Targeted & Timely: Double ‘T’ here! The email must be personalised if someone is going to take it seriously. Starting an email with ‘Dear Reference Number 28474’ isn’t very personal really. Try to use first name terms and if possible use the persons or company’s name somewhere in the text. This might not seem a lot, but it makes it so much more targeted to the individual.

As stated before 11am on a Wednesday is a great time to send an email…but the message must be sent at the right time if the notable calls to action are going to be performed. Sending an email to launch a new campaign at 2.30am on a Friday night might not be the best idea! Usually the morning is best, but depending on what the message is, this could vary. But the most important thing is if it’s received at a convenient time, you’ll be more likely to respond to it.

Integrated: A good way to get maximum success from an email is if it’s coordinated with other communications to provide a cohesive message. Therefore, messages, designs, layouts, images etc. should all be consistent on the email, website, social media, advertising and more. This can reinforce the message and create a better awareness. Something as simple as putting the website URL or social media links on the email can create this integration and have such a big impact.

Copy: The text that’s used must be clear and concise with a good structure, style and explanation to ensure the offer appeals to the recipient and entices them to undertake the necessary calls to action. It might sound obvious, but the message must effectively inform, persuade and create awareness if it’s going to be successful.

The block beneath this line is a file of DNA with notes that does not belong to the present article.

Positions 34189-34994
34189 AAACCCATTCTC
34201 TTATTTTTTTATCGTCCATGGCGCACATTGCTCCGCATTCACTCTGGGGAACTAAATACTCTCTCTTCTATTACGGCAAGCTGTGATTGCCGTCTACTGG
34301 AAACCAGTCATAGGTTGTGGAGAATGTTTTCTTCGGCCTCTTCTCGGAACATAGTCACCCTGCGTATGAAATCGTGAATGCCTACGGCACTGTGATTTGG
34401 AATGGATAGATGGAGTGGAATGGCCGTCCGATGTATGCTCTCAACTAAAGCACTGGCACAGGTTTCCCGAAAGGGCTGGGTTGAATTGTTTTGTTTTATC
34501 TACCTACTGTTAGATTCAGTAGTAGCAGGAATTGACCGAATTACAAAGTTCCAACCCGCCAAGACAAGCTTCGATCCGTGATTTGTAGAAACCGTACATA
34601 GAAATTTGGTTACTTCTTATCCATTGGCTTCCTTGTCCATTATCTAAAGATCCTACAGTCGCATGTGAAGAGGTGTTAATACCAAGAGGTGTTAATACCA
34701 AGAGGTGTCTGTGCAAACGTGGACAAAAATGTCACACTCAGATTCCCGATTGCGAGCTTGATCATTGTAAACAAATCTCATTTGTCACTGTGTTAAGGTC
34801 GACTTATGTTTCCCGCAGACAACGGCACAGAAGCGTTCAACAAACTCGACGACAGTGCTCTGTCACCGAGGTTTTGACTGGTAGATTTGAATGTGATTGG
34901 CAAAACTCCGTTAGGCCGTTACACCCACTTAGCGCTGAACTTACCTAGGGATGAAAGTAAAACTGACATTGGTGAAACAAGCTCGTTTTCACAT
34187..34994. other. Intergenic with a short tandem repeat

Attributes: Many of the emails features must be assessed before launching the campaign. These include a compelling and bold subject line, checking that all the addresses’ are correct (and thus don’t bounce) and the date & time you send the message are relevant. If these simple things are effectively done, it goes a long way.

Landing Page: This is the page the recipient will go to once they’ve clicked the messages link, so it must be relevant, well designed, with good usability and appearance. If you want the recipient to purchase, then the link should go to the final stage of the purchase. If you want them to sign up, the landing page should be the sign up form. If the page isn’t related this won’t entice them to perform the calls to action. You can’t afford to ask your customer to click through many pages to the desired action, as you only have a limited time to attract them.

So there’s a few tips for a successful email campaign, and hopefully they’ll make your emails brilliant!

Thanks for reading, and please feel free to comment 🙂 For more digital marketing news please follow me on Twitter @DigitalStuart